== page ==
Climate change is no longer a niche issue, but is now part of broader political and economic agendas. In the U.S., for example, those supporting climate action face a broad alliance of opposition extending beyond climate change across many issues, as well as dysfunctions in the U.S. policy making process. For these reasons, Paul Joffe argues that climate diplomacy requires a strategy that goes beyond climate change to address the full range of these drivers.
The Commission’s Energy Union chief on Tuesday (27 June) urged all cities to join the Global Covenant of Mayors for Climate and Energy, an initiative which has gained more weight since Donald Trump announced the US withdrawal from the Paris Agreement on climate change.
We live in an urbanizing world. Up to two-thirds of the world’s population – some six billion people – may live in cities by 2050.
Cities have emerged as first responders to climate change because they experience the impacts of natural disasters firsthand and because they produce up to 70 percent of greenhouse gas emissions.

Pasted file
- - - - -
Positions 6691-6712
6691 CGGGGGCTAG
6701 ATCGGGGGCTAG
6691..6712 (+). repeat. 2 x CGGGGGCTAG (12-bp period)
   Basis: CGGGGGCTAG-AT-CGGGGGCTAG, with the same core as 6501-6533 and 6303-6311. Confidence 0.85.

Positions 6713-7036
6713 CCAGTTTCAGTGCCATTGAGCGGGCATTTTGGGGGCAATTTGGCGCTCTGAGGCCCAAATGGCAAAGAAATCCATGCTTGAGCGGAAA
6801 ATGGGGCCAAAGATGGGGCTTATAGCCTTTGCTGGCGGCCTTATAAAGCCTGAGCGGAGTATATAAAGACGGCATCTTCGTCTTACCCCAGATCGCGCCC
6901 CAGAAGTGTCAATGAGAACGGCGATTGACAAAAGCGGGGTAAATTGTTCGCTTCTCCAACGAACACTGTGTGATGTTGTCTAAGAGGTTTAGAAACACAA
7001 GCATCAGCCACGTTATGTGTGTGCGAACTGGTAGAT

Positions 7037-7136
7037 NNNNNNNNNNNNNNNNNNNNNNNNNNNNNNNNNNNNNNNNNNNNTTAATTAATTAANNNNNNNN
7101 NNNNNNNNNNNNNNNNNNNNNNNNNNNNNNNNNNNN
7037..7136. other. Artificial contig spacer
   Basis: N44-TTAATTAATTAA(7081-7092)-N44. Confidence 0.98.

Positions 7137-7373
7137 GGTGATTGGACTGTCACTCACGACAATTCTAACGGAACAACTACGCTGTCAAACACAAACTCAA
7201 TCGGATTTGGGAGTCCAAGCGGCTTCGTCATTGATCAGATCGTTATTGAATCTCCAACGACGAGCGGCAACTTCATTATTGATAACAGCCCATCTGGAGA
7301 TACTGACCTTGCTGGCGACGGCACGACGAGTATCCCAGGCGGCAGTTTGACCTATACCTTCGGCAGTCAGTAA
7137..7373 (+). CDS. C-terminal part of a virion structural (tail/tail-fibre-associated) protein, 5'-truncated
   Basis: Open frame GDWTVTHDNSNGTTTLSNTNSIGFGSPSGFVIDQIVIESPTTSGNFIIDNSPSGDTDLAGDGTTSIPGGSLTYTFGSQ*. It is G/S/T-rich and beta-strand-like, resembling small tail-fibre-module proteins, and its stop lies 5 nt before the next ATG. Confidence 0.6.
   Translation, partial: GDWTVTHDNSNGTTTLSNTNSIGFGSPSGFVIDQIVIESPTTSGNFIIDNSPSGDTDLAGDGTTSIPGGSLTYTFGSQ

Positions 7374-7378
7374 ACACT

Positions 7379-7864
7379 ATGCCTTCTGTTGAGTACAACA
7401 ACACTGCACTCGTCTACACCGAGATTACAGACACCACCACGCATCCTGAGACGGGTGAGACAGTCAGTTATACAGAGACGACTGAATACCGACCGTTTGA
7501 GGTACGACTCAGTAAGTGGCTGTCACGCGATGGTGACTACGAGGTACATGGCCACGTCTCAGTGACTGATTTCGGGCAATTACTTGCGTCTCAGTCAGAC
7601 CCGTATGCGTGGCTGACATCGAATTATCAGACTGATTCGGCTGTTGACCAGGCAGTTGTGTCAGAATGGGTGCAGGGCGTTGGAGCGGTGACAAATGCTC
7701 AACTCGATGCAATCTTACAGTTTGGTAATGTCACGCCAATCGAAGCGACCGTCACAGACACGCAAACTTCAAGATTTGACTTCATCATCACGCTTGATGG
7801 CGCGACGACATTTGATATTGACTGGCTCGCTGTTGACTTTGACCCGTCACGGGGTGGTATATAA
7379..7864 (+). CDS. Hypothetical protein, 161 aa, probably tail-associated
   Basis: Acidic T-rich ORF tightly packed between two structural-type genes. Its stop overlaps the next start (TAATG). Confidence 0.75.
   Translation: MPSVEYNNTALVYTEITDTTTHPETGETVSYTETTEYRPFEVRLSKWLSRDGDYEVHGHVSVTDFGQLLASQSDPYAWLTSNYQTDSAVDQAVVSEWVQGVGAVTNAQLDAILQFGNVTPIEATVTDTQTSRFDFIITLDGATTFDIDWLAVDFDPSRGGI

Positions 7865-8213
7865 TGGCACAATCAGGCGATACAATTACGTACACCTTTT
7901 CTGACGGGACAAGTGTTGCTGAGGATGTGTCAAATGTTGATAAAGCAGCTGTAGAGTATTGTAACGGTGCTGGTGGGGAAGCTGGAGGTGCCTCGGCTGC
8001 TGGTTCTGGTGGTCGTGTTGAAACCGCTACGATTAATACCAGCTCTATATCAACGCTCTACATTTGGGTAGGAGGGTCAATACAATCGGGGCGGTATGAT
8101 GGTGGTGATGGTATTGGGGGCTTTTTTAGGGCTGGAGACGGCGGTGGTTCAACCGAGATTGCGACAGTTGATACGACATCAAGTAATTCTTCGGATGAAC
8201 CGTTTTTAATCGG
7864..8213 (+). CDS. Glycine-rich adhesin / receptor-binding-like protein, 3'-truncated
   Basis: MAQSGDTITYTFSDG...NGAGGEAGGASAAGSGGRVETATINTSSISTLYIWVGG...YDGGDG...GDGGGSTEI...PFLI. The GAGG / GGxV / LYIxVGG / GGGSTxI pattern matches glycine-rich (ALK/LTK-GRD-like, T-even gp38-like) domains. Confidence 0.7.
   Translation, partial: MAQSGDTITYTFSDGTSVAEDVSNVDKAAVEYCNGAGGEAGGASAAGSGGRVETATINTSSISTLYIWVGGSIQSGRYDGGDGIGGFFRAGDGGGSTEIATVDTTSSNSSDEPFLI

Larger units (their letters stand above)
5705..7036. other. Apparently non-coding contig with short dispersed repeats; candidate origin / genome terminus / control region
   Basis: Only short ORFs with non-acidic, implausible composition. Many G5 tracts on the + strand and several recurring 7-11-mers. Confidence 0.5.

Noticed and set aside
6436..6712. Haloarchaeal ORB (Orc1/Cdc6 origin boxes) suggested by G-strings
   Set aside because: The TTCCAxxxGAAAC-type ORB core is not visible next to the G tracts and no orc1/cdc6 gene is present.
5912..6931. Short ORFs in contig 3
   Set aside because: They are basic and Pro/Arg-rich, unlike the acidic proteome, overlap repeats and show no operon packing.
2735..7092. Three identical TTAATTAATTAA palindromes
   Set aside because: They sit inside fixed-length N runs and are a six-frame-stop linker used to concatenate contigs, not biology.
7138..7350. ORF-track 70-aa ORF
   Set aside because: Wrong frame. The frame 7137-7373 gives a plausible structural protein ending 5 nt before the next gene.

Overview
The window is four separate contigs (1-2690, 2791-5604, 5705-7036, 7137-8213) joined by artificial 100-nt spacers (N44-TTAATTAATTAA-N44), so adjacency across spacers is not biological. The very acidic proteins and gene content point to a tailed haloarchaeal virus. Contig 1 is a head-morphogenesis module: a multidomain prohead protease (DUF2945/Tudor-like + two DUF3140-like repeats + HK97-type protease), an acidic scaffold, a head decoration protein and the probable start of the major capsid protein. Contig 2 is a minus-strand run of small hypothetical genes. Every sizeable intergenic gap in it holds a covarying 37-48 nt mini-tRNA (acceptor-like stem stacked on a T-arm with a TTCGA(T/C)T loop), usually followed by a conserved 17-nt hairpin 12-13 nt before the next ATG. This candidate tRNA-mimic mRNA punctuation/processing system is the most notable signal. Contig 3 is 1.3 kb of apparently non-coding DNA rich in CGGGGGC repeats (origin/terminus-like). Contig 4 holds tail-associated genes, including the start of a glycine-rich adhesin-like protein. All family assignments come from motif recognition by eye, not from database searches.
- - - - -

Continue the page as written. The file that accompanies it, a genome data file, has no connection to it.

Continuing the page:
Cities matter in international climate politics despite being non-state actors. How can their role be strengthened to take forward the world climate agenda? Gianna Gayle Amul and Maxim Shrestha make a case for more city climate diplomacy.
When the first wave of protests erupted in Ferguson, Missouri, following the shooting of Michael Brown in August 2014, it looked as if unrest might spread to other American cities, echoing the “long hot summers” of 50 years before.
Eroding beaches and the seawater that laps onto the Embarcadero waterfront during high tide—not to mention severe storm flooding—were sending a clear message to a city surrounded by water on three sides.